Japan’s Sendai nuclear power plant received preliminary approval from the Nuclear Regulation Authority to reopen two of its reactors, which are to be the first to resume operations after the Fukushima disaster in 2011, the Irish Independent reports.
“Previously, safety inspections were merely design-based, but this time we focused on how to prevent severe accidents,” said the Nuclear Regulation Authority Chairman Shiuchi Tanaka, as quoted by the Irish Independent.
Before the final approval, the nuclear plant must still undergo a 30-day waiting period for public comment until August 15.
According to the 418-page report submitted to the Nuclear Regulation Authority, the Sendai plant reactors could withstand tsunami waves up to 15meters high.
All of Japan’s 48 undamaged nuclear reactors are currently temporarily closed, undergoing checks and necessary repairs after the Fukushima accident.
Japan’s Prime Minister Shinzo Abe has repeatedly said it is necessary to open at least some of the reactors promptly, as the prolonged shutdown is severely impeding the country’s economy.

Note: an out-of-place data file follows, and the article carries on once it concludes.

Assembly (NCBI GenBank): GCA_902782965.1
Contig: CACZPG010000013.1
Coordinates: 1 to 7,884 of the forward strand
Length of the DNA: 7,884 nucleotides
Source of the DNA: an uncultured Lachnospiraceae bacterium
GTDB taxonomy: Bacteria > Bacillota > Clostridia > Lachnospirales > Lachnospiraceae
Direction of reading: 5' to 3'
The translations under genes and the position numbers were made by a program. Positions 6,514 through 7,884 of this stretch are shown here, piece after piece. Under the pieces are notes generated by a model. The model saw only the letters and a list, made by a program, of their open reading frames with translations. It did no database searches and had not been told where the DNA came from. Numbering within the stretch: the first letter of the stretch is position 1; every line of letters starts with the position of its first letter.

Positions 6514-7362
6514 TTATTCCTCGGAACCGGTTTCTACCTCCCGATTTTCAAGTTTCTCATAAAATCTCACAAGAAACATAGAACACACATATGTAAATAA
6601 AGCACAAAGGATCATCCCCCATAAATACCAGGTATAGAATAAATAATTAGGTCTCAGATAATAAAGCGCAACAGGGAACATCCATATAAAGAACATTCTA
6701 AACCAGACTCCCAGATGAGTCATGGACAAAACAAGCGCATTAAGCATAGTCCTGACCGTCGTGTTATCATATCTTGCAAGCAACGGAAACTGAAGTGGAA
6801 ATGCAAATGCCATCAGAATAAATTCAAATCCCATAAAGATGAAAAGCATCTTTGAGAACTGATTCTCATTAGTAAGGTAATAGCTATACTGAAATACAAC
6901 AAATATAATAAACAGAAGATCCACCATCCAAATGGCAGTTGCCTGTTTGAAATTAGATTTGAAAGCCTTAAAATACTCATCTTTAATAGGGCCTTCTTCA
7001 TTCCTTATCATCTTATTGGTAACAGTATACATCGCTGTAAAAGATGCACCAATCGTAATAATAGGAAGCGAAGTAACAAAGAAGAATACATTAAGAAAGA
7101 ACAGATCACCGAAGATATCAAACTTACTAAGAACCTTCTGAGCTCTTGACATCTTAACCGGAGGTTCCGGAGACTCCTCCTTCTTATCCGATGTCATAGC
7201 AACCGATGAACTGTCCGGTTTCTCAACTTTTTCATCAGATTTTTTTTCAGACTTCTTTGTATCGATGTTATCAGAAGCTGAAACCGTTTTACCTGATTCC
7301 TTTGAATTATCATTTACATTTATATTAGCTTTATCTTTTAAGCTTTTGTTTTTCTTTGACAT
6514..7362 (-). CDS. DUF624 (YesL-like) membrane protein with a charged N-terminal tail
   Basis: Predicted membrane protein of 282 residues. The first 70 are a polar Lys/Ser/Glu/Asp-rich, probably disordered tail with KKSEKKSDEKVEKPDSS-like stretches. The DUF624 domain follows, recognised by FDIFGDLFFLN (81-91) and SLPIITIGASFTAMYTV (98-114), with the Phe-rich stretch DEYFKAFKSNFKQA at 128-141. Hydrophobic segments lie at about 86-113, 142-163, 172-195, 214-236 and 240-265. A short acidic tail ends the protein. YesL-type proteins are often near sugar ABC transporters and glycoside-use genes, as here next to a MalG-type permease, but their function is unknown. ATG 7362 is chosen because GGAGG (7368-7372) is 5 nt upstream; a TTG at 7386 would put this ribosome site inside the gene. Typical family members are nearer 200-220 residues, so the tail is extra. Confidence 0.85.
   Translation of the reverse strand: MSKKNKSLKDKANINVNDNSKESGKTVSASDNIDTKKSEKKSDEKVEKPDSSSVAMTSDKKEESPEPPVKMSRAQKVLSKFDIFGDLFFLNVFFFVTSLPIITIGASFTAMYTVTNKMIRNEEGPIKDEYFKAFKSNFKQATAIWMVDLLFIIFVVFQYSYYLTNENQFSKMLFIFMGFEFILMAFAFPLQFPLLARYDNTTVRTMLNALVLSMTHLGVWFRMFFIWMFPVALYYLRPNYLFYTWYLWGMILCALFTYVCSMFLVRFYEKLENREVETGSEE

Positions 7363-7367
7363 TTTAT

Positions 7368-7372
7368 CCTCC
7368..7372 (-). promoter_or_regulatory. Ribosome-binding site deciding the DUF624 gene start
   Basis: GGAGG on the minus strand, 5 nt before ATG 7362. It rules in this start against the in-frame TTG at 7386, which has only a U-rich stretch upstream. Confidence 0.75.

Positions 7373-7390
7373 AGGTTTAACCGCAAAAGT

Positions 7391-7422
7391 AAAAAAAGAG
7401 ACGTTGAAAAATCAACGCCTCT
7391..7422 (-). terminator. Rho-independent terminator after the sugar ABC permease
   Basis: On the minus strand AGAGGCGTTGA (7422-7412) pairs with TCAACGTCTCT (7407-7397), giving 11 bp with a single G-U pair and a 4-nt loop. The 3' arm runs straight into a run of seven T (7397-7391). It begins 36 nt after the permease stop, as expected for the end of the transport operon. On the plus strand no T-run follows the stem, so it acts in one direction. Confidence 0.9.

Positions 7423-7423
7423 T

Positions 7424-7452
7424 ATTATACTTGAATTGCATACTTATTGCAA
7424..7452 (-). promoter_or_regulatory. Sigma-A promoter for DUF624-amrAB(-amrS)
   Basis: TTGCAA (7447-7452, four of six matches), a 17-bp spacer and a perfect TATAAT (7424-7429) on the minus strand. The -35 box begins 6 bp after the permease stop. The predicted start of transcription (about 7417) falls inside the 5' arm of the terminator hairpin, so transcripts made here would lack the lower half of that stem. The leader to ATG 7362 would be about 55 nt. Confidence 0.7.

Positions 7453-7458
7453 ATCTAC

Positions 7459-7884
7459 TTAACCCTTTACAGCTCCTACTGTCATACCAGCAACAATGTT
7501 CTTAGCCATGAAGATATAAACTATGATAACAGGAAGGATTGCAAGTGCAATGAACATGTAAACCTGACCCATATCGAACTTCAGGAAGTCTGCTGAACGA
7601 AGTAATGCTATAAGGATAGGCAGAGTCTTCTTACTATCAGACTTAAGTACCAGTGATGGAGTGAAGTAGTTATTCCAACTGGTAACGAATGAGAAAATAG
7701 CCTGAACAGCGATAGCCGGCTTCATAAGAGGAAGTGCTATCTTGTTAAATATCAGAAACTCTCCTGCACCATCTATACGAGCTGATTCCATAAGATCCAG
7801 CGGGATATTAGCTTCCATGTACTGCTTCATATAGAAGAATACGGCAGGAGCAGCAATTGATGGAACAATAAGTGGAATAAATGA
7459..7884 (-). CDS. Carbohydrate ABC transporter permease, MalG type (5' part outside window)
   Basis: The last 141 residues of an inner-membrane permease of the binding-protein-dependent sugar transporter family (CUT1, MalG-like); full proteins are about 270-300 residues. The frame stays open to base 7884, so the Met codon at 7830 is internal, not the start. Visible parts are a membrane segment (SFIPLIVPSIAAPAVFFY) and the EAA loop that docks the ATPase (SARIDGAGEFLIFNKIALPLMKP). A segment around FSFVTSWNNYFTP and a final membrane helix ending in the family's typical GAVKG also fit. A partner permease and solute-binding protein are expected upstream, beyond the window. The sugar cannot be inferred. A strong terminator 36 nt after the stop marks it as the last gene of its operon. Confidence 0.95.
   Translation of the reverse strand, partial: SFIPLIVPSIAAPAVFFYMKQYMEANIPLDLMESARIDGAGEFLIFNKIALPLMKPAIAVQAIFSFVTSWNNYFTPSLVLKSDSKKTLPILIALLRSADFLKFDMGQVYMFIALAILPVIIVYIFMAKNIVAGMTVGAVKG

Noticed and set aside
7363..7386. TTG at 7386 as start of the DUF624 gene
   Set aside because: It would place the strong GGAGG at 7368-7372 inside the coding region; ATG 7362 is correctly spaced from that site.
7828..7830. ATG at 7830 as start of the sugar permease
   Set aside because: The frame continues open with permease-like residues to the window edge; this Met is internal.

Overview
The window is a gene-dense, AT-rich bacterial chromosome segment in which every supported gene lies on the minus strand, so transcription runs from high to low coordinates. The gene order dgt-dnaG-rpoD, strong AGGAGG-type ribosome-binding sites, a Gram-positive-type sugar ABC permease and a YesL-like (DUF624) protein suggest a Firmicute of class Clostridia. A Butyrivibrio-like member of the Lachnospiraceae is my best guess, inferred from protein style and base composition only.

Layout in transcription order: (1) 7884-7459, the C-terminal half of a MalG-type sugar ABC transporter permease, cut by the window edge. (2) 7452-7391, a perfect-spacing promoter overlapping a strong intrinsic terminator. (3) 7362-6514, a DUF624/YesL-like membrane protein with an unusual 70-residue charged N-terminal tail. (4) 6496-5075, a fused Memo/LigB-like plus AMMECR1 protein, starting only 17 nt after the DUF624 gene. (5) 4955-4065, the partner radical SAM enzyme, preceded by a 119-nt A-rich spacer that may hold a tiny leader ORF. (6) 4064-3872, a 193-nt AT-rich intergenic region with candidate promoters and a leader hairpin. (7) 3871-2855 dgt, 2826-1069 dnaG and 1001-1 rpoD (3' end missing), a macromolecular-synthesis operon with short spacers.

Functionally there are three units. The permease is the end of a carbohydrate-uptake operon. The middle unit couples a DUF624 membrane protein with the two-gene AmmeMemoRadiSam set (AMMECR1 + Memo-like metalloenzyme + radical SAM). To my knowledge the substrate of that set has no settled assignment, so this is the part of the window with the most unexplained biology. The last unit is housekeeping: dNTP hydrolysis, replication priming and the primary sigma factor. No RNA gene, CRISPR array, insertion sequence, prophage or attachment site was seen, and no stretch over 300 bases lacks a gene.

The Sendai nuclear power plant is located on Kyushu Island southwest of Tokyo, and is owned and operated by Kyushu Electric Power.
On March 11, 2011, the Fukushima nuclear power plant was hit by a powerful earthquake and tsunami that caused a partial meltdown of three of the plant’s nuclear reactors. The incident was the world’s worst nuclear disaster since the 1986 Chernobyl catastrophe.
Global consequences of Japanese quake >>
The Japanese government published a plan to stop contaminated water from flowing into the sea; however, it is not working as well as expected, with about 300 tons of radioactive water leaking out per day.